CommentPlus: pick of the papers

The ten must-read pieces from this morning's newspapers.

1. Speed up (Times)

Lord Adonis's plans for a new high-speed rail network have been a long time coming, says the Times leader, and the benefits far outweigh the costs.

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2. Rail: high-speed vision (Daily Telegraph)

Telegraph View agrees that, despite our indebtedness, this will show that Britain has not lost the ambition exemplified by such a national project.

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3. High-speed rail is the right investment for Britain's future (Independent)

It's a full hat-trick -- the Independent's leading article is also in favour of high-speed rail, arguing that to see the economic and social benefits, we need only look at our European neighbours.

4. The British election that both sides deserve to lose (Financial Times)

The electorate has to choose between a government about which it knows far too much and an opposition about which it knows far too little. Neither side is convincing, writes Martin Wolf.

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5. The bankers lied. And Darling, a mere puppet on their string, knows it (Guardian)

Britain has paid a horrendous price for allowing the City to dictate credit policy, says Simon Jenkins. If the banking bailout was worth it, we should see the account. If not, someone should pay. Yet there is no inquiry, no questioning, only silence.

6. Generals must keep their noses out of politics (Times)

Vernon Bogdanor asks whether our armed forces are becoming politicised. Heads of the armed forces have made some outspoken criticisms of government -- but they cannot escape their share of the blame if soldiers do not have the right equipment.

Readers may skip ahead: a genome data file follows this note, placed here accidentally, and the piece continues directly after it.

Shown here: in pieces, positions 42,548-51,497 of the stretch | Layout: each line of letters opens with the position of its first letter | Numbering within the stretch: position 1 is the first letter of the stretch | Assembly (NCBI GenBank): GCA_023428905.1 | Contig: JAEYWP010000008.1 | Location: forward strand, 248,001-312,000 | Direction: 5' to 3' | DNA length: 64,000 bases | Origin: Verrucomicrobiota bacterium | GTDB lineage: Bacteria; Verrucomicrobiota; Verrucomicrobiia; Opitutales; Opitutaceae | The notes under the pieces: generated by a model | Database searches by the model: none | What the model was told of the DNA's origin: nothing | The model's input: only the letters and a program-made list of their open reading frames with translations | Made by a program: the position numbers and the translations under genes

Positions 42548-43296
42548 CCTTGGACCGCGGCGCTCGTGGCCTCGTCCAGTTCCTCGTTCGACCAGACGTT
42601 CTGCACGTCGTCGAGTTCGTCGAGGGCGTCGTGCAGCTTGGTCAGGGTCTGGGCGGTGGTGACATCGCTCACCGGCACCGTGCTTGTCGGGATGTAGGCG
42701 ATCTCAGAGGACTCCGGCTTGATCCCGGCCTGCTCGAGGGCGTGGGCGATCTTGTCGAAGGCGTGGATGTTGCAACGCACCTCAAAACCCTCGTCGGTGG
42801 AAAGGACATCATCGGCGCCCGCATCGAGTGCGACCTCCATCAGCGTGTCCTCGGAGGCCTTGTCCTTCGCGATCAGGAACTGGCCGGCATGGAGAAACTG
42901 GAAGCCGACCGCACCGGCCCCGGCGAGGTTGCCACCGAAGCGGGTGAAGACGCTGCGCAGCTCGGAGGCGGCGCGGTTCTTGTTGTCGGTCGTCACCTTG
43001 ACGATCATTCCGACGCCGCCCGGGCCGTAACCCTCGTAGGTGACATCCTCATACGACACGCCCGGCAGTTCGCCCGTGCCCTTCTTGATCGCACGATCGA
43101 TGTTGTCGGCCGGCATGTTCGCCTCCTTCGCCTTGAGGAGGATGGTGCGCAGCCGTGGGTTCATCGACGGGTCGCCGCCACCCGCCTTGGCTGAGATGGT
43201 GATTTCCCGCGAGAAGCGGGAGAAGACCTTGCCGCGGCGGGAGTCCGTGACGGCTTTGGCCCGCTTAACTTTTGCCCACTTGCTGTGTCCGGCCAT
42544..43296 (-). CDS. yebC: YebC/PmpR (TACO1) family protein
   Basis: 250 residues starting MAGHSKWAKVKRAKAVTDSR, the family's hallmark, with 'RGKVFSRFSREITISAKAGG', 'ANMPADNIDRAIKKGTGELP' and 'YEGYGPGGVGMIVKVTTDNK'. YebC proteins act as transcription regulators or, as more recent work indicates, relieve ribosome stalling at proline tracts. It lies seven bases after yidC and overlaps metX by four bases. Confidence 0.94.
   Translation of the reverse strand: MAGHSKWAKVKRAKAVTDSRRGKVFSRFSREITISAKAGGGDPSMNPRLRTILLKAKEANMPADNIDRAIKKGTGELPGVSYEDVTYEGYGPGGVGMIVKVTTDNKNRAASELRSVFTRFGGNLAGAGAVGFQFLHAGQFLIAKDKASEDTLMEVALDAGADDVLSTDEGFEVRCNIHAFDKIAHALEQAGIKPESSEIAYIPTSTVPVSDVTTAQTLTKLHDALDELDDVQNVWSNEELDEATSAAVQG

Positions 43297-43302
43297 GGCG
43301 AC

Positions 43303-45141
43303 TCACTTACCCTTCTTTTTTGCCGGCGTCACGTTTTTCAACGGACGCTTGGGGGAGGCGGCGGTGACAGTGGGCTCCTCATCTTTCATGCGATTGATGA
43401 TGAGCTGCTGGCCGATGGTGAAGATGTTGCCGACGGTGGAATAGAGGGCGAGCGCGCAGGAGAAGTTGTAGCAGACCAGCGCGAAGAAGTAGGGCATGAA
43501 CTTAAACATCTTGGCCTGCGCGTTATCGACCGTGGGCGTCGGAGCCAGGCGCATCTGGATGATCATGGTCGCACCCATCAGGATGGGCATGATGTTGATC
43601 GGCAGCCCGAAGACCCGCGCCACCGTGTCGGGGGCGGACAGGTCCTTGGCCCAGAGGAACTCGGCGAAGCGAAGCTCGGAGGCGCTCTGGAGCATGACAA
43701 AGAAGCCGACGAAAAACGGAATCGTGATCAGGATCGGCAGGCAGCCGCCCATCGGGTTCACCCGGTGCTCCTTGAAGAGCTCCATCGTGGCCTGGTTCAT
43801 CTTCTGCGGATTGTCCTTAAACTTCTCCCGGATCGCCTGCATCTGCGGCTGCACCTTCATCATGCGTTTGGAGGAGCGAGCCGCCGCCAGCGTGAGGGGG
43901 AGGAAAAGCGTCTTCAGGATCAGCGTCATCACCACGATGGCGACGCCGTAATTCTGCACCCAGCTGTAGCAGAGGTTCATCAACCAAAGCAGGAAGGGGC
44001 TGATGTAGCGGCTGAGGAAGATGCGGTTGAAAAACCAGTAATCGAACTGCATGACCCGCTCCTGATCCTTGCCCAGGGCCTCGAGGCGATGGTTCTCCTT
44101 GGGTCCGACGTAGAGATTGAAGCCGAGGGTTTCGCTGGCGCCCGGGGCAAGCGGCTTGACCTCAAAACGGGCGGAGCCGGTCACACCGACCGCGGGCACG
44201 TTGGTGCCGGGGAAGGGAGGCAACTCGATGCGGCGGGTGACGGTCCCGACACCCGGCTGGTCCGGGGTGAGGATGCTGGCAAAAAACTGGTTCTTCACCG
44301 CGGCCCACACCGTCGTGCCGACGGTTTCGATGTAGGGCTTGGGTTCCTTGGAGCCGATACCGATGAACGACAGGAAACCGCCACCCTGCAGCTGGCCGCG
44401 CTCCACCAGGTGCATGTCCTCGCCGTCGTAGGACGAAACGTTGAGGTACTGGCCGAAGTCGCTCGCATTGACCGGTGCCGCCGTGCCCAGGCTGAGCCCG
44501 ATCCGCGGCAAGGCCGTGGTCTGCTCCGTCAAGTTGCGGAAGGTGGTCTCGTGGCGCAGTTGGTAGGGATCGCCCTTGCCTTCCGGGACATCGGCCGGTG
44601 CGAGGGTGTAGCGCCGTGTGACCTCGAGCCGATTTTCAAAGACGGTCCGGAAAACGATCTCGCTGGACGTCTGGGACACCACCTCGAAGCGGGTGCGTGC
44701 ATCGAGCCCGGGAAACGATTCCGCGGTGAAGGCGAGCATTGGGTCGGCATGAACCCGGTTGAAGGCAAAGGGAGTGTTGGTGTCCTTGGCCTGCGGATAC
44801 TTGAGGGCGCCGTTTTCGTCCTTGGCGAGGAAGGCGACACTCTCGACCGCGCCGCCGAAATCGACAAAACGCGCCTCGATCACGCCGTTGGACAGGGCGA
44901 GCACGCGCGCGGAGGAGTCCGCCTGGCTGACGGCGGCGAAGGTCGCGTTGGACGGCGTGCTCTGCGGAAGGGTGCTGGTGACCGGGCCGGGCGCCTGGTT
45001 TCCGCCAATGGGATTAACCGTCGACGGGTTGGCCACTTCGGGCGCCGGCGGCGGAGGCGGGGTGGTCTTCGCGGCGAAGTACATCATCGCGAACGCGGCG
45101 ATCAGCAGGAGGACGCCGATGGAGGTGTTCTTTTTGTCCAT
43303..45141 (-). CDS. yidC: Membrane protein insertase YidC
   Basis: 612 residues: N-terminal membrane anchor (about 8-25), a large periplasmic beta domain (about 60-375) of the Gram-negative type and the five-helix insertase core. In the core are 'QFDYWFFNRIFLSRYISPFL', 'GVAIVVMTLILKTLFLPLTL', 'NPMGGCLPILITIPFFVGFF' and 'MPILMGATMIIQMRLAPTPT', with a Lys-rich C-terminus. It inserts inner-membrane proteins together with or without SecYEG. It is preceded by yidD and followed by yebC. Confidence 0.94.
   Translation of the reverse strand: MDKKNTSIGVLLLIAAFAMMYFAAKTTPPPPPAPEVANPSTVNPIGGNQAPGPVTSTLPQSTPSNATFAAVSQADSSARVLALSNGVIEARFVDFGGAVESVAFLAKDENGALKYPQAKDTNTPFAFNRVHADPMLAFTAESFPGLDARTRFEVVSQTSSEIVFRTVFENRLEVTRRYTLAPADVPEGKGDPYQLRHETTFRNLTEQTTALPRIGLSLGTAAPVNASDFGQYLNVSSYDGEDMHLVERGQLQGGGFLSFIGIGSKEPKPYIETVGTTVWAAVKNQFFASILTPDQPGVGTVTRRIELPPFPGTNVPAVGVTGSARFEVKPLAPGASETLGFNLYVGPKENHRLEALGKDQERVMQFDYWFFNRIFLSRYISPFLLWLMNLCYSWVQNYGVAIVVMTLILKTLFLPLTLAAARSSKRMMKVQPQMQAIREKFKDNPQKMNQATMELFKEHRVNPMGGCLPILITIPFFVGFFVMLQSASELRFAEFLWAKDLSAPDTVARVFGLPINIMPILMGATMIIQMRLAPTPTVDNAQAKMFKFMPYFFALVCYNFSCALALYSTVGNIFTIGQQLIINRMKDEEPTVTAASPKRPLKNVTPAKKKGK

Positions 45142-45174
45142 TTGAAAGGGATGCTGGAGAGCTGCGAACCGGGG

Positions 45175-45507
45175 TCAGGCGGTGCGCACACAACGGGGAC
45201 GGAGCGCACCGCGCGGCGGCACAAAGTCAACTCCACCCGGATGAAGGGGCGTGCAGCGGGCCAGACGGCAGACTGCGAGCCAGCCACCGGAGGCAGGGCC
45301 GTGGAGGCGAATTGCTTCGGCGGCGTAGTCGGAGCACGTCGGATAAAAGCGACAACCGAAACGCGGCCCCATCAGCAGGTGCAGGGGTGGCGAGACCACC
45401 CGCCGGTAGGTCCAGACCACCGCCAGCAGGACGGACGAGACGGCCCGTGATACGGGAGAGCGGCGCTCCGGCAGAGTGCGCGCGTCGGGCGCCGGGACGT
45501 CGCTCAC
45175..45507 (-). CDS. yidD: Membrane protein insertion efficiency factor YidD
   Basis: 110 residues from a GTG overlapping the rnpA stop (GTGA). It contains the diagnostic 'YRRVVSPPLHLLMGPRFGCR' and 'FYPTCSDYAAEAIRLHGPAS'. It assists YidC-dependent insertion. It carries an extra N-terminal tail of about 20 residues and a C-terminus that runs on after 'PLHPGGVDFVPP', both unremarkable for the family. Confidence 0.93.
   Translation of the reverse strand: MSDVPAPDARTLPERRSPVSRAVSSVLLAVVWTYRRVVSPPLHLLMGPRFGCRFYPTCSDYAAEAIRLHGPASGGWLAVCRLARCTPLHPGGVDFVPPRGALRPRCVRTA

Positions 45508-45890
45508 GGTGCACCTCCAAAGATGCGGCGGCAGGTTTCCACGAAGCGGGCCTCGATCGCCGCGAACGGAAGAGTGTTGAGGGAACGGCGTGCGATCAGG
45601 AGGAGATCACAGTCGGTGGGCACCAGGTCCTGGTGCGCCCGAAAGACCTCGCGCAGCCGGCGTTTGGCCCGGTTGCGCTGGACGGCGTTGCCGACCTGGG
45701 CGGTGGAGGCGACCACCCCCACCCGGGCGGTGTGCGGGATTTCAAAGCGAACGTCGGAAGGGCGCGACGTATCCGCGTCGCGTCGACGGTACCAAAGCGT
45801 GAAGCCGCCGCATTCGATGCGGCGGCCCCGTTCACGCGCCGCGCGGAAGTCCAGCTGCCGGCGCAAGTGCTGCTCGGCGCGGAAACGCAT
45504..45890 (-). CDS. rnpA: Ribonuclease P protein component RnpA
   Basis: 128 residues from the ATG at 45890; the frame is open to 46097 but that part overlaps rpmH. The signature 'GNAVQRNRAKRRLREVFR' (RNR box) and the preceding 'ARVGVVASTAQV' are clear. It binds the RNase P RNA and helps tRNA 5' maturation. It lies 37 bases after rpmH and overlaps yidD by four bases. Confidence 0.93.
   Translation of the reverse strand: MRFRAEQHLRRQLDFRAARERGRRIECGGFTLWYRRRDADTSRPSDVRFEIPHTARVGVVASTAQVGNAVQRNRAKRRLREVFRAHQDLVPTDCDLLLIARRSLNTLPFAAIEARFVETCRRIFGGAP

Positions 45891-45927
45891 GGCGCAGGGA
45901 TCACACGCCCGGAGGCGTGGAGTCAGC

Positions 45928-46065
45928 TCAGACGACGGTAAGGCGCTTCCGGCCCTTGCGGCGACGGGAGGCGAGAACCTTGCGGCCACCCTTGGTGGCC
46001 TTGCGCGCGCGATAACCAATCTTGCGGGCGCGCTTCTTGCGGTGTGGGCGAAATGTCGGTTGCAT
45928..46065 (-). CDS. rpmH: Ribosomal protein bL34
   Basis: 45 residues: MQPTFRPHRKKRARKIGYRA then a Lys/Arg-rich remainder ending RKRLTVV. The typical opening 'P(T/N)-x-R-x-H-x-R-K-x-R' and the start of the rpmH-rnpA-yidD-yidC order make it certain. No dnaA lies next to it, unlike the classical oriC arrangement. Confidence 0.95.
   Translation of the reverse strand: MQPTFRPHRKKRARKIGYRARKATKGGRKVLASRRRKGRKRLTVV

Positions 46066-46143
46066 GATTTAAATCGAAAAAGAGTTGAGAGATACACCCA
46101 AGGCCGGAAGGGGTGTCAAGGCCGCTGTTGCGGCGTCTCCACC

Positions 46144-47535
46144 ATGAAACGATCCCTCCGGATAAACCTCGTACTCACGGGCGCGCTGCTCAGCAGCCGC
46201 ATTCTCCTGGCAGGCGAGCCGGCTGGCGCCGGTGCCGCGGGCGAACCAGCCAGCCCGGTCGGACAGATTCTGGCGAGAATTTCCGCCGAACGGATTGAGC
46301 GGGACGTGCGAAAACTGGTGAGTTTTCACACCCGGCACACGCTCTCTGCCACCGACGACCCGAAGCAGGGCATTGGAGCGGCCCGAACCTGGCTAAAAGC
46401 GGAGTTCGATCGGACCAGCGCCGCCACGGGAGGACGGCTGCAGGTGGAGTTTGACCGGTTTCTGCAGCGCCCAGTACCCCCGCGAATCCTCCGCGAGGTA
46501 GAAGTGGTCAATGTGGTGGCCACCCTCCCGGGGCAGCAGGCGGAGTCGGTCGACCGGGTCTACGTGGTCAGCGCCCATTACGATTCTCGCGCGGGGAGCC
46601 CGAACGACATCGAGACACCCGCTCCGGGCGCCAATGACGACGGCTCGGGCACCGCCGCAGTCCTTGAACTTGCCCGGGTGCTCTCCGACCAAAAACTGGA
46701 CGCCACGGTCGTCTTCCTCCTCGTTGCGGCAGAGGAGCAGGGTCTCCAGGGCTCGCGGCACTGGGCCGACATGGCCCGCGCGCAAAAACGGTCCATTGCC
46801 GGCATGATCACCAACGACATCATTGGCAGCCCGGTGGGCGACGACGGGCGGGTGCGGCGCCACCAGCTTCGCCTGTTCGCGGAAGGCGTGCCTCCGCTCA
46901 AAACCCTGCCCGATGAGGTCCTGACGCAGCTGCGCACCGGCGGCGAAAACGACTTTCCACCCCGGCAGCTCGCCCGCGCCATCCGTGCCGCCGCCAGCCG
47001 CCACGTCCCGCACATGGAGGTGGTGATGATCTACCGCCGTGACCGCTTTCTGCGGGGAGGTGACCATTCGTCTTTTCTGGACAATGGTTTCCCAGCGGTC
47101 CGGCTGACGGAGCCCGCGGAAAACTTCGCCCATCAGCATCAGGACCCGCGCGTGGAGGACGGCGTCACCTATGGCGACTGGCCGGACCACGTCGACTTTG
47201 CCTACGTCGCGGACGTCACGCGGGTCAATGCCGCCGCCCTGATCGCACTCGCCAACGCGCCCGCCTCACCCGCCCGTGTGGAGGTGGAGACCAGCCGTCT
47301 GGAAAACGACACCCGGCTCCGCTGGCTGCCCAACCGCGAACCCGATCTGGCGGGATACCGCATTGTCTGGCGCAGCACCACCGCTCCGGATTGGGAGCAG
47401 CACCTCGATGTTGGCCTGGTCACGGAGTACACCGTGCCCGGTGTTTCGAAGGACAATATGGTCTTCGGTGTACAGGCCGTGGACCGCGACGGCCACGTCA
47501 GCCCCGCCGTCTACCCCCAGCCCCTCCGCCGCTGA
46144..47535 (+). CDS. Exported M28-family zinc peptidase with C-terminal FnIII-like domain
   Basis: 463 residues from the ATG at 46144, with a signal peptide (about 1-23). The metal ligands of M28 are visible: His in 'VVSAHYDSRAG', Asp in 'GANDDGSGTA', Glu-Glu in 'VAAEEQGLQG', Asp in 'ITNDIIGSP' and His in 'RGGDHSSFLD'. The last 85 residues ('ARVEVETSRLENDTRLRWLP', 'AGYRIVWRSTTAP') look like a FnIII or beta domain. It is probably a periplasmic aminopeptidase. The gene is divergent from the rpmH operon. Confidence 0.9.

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7. Palestinians should now declare their independence (Independent)

Johann Hari says that the Palestinians should make a unilateral declaration of independence, and we -- the watching billions -- must pressure our governments to make it a reality.

8. It's defeatist nonsense to talk of a crisis of left-wing thinking (Guardian)

The New Statesman senior editor, Mehdi Hasan, argues that progressives have been vindicated. The public is far ahead, and to the left, of government on the reforms that we need.

9. Turkey needs more from Atatürk's heirs (Financial Times)

Turkey lacks an effective opposition, says David Gardner. It desperately needs a regrouping of secular, liberal and social-democratic forces into an electable political party.

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10. A Democrat disgrace (Guardian)

Michael Tomasky discusses Barack Obama's health-care reform. It is stomach-churning, but because it is election year, some congressmen will sabotage the health bill to keep their seats.

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Forget planning for no deal. The government isn't really planning for Brexit at all

The British government is simply not in a position to handle life after the EU.

No deal is better than a bad deal? That phrase has essentially vanished from Theresa May’s lips since the loss of her parliamentary majority in June, but it lives on in the minds of her boosters in the commentariat and the most committed parts of the Brexit press. In fact, they have a new meme: criticising the civil service and ministers who backed a Remain vote for “not preparing” for a no deal Brexit.